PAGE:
Does listening to music really have an effect on the body. Here is an outline:
Part 1: Music Media Channels
First, the bad reproduction of music is bad for the brain. Lots of people only listen to bad procreation of severely over-processed music. Every knob in a recording studio produces something that will not last and also a spatial distortion, and they now use the majority of them for all “professional” recordings and live productions. This is joined by file compression of Internet music like MP3, AAC, streaming services, which henceforth scrambles the sound and stunts development of neural processing for listening, spatial perception and intuitive responses to music.
Consumer playback devices are overwhelmingly distorted as well. The cheaped out circuits and horrible speakers everywhere in phones, computers, mass-market music players, televisions, wireless speakers, desktop speakers, “lifestyle” speakers, cheap earbuds & headphones, wireless headphones, headphones with high bass (Beats), headphones with noise-cancelling circuits (Bose) all cause cognitive stress to the ear and bad chemicals in the brain or worse, long-lasting adaptation to the artificial sound which is a kind of brain damage.
movie and video soundtracks contain no actual sound capture, it all from post-production studios, meaning it does not tally with the visual scene. These unreal sounds are further broken down in cable and Internet distribution, you can only get a good signal through Bluray, HD antenna broadcasts and DVDs, If the music audio engineers kept their hands off the music.
I will advise a Bluray, HD and SACD media from “audiophile” websites. You may not hear the contrast at first, which is a sign of neuro-physiological brain damage from bad procreation. It may sound unfamiliar and unsettling, which is a good response; but if you keep your ears from bad sound, after some hundred hours of high-quality production you will not want to go back.
For instance, YouTube and Spotify give me a headache in around 40 minutes.
Part 2: Noise Pollution
Post-industrial noise is bad for your health and mental processes, and most music listening is an ill-informed attempt to cover it over; whereas the noise degrades music rather than music beautifying noise. Music emanates from silence and requires silence as a frame.
Traffic, motorized appliances and bad audio are un-natural sounds which prevent the development of full human hearing capacity. Furthermore, they also terminate sleep and learning; interfere with task focusing and social activities such as conversations, humour and storytelling, and general stress responses from both the sounds and the correct sensation that they mask real danger sounds.
The background noise pollution level of urban and suburban environments is 40dB to 80dB (about a thousand to a million times the noise power) of the environments where we emanated our hearing and has been since at least 1935 when motorized transportation, appliances and radio filled industrial societies. listening to too much music is a symptom of post-industrial noise pollution, is a crying out to retard the noise.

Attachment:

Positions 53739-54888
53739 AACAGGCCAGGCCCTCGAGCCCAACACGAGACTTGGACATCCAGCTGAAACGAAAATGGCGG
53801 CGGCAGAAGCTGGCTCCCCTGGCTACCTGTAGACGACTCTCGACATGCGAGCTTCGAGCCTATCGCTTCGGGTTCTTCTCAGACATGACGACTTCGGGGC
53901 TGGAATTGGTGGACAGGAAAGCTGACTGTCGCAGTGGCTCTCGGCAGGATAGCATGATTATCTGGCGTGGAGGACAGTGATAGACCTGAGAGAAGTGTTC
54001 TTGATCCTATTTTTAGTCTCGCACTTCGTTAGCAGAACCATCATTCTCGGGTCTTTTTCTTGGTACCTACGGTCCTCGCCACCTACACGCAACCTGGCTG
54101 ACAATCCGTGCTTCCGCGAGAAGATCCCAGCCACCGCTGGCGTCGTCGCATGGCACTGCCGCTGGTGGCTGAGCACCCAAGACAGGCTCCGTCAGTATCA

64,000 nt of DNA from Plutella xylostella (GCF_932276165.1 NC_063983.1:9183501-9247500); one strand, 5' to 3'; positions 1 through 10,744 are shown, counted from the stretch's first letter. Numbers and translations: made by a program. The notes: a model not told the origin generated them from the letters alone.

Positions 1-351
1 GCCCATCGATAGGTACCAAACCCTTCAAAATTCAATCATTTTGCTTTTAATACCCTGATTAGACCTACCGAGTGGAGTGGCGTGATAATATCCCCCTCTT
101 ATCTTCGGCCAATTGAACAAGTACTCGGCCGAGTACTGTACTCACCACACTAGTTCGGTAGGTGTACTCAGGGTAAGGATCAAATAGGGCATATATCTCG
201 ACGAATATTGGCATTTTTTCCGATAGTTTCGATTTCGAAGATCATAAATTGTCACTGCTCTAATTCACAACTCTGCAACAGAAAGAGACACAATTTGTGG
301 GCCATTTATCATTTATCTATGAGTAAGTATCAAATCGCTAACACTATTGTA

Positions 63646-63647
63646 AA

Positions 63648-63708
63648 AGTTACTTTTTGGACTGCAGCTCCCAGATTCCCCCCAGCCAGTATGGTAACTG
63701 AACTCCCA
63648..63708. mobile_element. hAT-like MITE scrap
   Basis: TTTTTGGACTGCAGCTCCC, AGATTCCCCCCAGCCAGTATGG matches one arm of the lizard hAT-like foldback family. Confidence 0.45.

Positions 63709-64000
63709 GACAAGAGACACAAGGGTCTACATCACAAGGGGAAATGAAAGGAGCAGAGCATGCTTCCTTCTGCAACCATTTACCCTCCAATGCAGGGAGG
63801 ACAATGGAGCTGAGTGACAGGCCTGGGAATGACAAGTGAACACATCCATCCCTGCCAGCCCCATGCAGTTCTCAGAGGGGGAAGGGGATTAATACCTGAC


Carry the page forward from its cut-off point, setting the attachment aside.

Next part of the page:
Part 3: Architecture, Acoustics and Music
Noise is aggravated by bad architecture, acoustics and interior design. The materials of the mineral-based economy make sounds that draw attention when struck: metal, glass, ceramics. Also, they resonate with high pitches which excite our programming to listen for any danger.
Rectangular rooms with hard, bare walls produce lots of after sound that overwhelm the articulation of speech and music. The feeling of envelopment can be reassuring that muffling and surrounding are similar to how things sound during the first three months of hearing in the womb. The immersive sound is the greatest now in audio development, but it is just small of artifice reason being that it is inevitably and reduces the perception of consonants (how notes start, stop and transition) that are serious to the meaning of music.
Part 4: Music is a Drug
Music produces very strong feelings with the attendant release of hormones. Live music and particularly acoustic music can produce the highest level of sorrow and joy because it is interactive and connects humans more positively and strongly than any other activity.
In a season of putting together Classical music subscription concerts, one can expect one or two evenings of high euphoria, which leaves a symptom of a hangover the following day. It is a nice and healthy feeling, but not optimal for high-function tasks. If you could put together two or three such concerts, say over four hours of music, it could well be too much unless it is measured into a structure with some peaks.